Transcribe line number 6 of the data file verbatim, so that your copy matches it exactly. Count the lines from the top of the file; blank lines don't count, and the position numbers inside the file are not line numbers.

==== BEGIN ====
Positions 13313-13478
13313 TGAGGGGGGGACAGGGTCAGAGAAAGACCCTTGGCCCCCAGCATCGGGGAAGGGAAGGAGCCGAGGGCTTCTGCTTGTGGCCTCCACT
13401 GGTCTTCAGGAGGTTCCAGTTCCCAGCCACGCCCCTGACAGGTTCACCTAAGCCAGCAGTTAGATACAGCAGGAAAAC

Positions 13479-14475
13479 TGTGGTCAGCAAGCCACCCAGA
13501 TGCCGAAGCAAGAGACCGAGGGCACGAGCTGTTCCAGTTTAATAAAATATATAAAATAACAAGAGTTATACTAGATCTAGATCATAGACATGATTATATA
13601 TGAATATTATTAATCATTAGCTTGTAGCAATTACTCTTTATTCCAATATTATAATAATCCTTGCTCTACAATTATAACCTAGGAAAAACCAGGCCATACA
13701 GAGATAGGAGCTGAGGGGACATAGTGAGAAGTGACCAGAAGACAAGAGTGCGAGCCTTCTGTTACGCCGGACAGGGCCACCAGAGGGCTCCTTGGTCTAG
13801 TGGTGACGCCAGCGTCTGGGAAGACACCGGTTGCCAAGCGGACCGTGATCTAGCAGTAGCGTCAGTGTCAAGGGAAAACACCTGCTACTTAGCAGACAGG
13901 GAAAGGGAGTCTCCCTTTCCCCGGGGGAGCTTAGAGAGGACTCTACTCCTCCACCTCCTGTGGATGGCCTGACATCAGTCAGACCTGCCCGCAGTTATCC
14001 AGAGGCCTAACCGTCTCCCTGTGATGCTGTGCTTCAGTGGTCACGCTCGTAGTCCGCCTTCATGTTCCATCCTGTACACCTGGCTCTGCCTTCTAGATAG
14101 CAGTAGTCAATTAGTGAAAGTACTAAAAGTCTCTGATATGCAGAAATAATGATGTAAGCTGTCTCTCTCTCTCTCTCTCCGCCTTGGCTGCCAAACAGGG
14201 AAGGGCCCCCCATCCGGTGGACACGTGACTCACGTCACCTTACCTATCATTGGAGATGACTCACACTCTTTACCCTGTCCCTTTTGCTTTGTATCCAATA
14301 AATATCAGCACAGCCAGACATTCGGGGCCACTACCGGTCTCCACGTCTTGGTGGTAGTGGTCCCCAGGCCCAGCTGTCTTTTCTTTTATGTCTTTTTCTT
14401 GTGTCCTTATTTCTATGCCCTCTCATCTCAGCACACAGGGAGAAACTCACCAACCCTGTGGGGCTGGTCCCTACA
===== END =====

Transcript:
13501 TGCCGAAGCAAGAGACCGAGGGCACGAGCTGTTCCAGTTTAATAAAATATATAAAATAACAAGAGTTATACTAGATCTAGATCATAGACATGATTATATA